E5 MatLab, Lab 1
11/9/2000

For the next three labs you will be learning to use a program called MatLab (for "MATrix LABoratory") .   MatLab is an extraordinarily useful tool for all kinds of engineering analysis and design. 

Log on to a PC, go to the "Start" menu and start the MatLab program.  The MatLab command window will appear:

In this document, your input to the MatLab window is green, MatLab output is red.  You should try all the commands by typing the green text into the MatLab command window.  If you aren't comfortable with matrices, you might want to refer to the handout from class.


Vectors

At the prompt, , enter a row vector.  

 a=[1 2 4 5]
a =
    1 2 4 5

Now enter a column vector.  The tick mark, ', tells MatLab to take the transpose of a matrix.  Remember, a transpose is obtained by switching rows and columns in a matrix - so the transpose of a row vector is a column vector.

 b=[3 -1 -2 3]'
b =
     3
    -1
    -2
     3

You can also define a vector without having it displayed immediately by putting a semicolon at the end of the line.  Enter:

 c=[1 2 3 5];

To print out the value of one of the variables, just type it at the command prompt.

 c
c =
    1 2 3 5

Now we can multiply the vectors:

 a*b
ans =
    8

 c*b
ans =
    10
 b*a
ans =

     3     6    12    15
    -1    -2    -4    -5
    -2    -4    -8   -10
     3     6    12    15

1) You should verify, by hand calculation, that at least one of these three answers is correct.

Element by Element multiplication.

It is often useful to multiply the individual elements in a vector.  To do this, you use the element-by-element multiplication operator, a period followed by an asterix, .*.  In the following example, each element in d is equal to the corresponding elements in a and c multiplied together.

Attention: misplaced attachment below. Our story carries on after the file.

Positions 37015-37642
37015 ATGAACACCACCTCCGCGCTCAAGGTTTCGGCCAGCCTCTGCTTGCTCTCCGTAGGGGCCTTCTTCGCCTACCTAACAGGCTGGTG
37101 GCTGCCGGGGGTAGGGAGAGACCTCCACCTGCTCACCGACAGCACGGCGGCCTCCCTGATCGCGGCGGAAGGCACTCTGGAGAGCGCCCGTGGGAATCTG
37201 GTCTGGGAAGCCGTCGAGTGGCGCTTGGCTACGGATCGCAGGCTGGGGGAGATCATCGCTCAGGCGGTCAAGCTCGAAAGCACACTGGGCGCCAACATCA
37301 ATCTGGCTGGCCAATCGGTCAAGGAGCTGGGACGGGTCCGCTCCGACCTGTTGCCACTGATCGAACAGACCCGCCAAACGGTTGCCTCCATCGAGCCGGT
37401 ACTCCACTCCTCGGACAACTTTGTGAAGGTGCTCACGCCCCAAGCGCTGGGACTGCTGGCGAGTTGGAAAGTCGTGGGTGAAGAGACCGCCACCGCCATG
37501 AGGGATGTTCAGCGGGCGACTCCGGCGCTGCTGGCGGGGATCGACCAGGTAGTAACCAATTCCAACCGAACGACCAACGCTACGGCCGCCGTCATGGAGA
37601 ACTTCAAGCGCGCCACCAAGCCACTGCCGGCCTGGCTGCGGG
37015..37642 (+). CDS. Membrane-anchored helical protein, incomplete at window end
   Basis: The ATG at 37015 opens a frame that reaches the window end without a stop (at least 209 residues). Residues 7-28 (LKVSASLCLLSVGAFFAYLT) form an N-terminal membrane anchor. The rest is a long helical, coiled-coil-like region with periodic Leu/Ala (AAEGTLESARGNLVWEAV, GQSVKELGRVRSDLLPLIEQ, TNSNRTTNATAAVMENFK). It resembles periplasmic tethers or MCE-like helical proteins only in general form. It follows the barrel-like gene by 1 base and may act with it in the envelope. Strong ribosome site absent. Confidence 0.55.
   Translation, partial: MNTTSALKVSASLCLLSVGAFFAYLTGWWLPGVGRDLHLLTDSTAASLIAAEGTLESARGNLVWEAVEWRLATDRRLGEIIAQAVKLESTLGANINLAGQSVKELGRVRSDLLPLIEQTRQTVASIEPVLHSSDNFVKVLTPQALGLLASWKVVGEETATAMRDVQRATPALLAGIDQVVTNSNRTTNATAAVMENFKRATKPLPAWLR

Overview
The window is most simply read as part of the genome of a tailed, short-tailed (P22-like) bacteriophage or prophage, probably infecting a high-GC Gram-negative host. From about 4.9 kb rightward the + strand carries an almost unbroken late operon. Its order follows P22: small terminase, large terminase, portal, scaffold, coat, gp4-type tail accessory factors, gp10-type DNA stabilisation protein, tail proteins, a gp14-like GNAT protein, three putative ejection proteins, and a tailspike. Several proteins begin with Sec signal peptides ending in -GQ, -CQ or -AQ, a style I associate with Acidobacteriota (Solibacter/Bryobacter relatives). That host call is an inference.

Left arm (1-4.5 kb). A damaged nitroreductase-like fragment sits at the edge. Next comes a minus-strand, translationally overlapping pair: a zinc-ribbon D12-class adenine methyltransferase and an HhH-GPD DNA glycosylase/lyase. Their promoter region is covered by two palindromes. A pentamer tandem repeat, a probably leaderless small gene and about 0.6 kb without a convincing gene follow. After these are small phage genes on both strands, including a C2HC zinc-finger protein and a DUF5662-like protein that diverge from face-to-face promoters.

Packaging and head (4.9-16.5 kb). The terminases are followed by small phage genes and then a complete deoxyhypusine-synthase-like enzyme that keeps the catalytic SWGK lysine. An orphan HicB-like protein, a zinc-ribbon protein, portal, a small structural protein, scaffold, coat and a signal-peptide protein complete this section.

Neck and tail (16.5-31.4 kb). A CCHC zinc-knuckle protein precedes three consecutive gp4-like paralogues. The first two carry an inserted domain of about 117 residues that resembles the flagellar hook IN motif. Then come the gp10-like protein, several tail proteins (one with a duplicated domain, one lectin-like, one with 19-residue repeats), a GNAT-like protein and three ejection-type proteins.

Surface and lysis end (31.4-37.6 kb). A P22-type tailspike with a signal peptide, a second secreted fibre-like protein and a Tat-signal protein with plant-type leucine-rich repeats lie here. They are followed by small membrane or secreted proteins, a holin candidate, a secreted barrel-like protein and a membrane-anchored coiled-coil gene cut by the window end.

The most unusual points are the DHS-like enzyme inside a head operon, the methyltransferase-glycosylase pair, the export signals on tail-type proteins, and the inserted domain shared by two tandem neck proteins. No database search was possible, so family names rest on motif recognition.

d=a.*c
d =
1 4 12 25

Matrices

A matrix can be entered a row at a time, with a semicolon between rows.

 A=[1 -2; 1 2]
A =
     1    -2
     1     2

The identity matrix can be formed with the function eye(n), where n is the size of the desired matrix.

 I=eye(2)
I =
     1     0
     0     1

Let's also define a column vector, v:

 v=[1 2]'
v =
     1
     2

We can now do mathematic manipulations of these matrices, including finding the inverse of the matrix A Recall that A*A-1=I (where A-1 is the inverse of A).

 A*I
ans =
     1    -2
     1     2

 I*A
ans =
     1    -2
     1     2

 A*v
ans =
    -3
     5

 B=inv(A)
B =
    0.5000    0.5000
   -0.2500    0.2500

 A*B
ans =
     1     0
     0     1

2) Verify, by hand, the calculation of A*B.


Matrix Applications

Matrices can be used to solve multiple simultaneous equations.  For example, consider the problem of solving 3 simultaneous equations:

This can be written in a matrix form as

where

3) Verify the preceding statement (i.e., show that Ax=b represents the set of equations)..

You can solve these equations by various substitution methods, or we can use matrices.

 To do this using MatLab, do the following:

 A=[1 2 3; 1 -1 2; 3 1 -1];
 b=[0 -2 5]';
 x=inv(A)*b
x =
    1.0000
    1.0000
   -1.0000

which is the correct solution.

4) What are x1, x2, x3, and x4 for the following set of equations?  Use MatLab to get the solution.


Static Equilibrium

A picture hangs on the wall from two strings as shown.

The picture has a mass of two kilograms.  We can sum the forces in each direction, where T1 and T2 are the tensions in the strings.  

5) Find T1 and T2, using MatLab 

(note: you'll have to move the "mg" term to the right hand side of the second equation).   You can use MatLab to find the sine and cosine, but first you must convert the angle to radians:

 cos(30*pi/180)
ans =
    0.8660

 sin(30*pi/180)
ans =
    0.5000

or you could use the fact that 

or, with MatLab (using the SQuare RooT function - sqrt()).

 sqrt(3)/2
ans =
    0.8660

Least Squares (Extra, if you have time)